9. Andrea Moss says:

    Thank you for posting that wonderful, helpful and well written essay. You really got your arms around this highly charged, tragedy with some real solutions for the grief we are feeling and an appropriate call to action.

  10. Claire says:

    Thank you so much for your wisdom & compassion in this post. In Australia, gun laws were really tightened after a terrible massacre at Port Arthur in Tasmania. As has been pointed out, they are only part of the problem, but nonetheless, an important part. Support and help for people with mental health issues is also vital as well, as you say.

    My heart goes out to those affected by this unthinkable tragedy. I pray that real change will occur so that there won’t be a next time.
    Claire recently posted…Lose Weight Fast Book ReviewMy Profile

  11. Lee J Tyler says:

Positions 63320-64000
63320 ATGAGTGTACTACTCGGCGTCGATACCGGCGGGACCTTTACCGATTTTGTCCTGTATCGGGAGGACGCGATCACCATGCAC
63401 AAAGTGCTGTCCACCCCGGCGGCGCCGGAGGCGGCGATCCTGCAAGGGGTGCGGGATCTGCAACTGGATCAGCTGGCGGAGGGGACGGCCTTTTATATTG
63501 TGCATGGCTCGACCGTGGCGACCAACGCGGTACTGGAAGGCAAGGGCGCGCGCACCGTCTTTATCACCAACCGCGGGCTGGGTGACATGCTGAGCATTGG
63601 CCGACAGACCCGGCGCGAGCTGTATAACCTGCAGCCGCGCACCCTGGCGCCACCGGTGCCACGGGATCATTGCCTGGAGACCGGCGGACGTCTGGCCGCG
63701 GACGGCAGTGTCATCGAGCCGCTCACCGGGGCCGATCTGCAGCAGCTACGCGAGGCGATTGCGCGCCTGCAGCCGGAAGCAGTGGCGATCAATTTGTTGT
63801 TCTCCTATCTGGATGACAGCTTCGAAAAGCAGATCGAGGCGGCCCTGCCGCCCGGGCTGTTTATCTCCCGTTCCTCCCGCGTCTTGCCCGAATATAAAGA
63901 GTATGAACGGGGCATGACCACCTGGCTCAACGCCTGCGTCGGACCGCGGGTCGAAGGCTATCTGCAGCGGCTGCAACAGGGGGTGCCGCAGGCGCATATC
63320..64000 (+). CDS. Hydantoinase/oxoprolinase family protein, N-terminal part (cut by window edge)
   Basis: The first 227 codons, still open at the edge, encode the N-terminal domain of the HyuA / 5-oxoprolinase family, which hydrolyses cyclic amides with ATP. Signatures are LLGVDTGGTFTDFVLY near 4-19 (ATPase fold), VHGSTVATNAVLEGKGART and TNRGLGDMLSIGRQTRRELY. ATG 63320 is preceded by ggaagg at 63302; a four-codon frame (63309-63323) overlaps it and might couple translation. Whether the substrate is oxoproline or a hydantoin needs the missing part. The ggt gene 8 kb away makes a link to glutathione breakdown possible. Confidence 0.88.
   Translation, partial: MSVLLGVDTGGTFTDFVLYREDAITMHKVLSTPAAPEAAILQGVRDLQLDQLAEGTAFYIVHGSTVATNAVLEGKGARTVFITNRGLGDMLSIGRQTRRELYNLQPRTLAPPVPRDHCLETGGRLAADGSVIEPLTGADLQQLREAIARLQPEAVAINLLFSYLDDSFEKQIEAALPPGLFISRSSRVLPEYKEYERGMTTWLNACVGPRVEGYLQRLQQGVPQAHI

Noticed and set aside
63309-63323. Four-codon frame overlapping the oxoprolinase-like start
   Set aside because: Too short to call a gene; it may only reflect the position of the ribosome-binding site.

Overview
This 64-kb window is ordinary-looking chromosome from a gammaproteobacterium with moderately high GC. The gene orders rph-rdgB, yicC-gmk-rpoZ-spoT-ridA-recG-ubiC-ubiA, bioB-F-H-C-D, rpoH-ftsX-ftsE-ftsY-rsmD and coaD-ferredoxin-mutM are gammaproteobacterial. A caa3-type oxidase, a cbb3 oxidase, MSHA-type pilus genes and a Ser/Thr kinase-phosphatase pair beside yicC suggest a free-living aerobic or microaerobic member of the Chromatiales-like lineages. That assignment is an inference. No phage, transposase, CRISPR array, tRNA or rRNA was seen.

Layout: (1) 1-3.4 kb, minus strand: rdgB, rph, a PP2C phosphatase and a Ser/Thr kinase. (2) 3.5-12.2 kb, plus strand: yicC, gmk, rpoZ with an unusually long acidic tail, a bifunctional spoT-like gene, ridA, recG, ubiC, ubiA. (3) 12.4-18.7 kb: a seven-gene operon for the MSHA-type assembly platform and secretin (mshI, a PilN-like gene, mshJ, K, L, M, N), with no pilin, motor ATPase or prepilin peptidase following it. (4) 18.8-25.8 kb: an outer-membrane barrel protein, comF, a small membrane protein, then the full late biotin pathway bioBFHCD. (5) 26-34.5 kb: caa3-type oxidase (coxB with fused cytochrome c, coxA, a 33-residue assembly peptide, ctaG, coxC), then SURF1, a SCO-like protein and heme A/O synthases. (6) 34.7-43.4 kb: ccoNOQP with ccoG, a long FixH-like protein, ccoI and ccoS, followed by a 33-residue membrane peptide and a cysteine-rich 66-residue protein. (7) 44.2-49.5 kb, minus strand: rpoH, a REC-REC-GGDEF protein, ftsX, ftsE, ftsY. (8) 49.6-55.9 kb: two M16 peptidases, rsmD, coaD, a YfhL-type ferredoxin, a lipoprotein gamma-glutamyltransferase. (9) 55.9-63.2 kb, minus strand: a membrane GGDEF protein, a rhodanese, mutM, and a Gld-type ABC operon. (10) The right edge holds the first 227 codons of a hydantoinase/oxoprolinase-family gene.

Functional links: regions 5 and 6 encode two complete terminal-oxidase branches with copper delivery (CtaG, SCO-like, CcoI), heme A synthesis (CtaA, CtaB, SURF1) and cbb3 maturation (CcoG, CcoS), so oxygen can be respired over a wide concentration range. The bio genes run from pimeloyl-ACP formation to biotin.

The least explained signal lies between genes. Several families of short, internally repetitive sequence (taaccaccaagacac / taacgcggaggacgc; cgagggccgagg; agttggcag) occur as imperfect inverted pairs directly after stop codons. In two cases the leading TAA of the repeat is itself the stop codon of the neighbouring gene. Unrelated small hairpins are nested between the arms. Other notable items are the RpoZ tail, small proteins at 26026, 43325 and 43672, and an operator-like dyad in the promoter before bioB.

Thanks you for this, Bobbi. It helps to write it out. And that candle brought it all forward again. I have writeen much about this and each time it has been hard; on my site and to all hose writing about it. Someone was talking about the teacher who saved her students as she told the gunman that they were in the guym. She was then guned down. Her name was Victoria and you have all heard her story. She was not a victim, this person wrote, but a hero. There are few heros for us today but it helps to remember them in tha light. I still connot talk about the children. But to reiterate your oint of action, here is where you can write to the surviving students and also, let’s not forget, the surviving staff who are mounrin the children, their co-warkers and principal. Here is the address if you wish to write a letter:: Sandy Hook Elementary School 12 Dickenson Drive Sandy Hook, CT 06482
    Lee J Tyler recently posted…The Town that Evil VisitedMy Profile

  12. Bobbi, thans for this post. The day of this trajedy I put up a short post about taking action. This was a response to feeling powerless and tired of standing by watching these horrific events too often. I suggest we write our local, state and federal government asking for stricter gun control. With government legislating seat belt laws, smoking, marijuana, cell phones and driving – why in the world do we turn a blind eye to assualt weapons and no background checks for thousands of gun sales? The whole world is crying because of this senseless trajedy.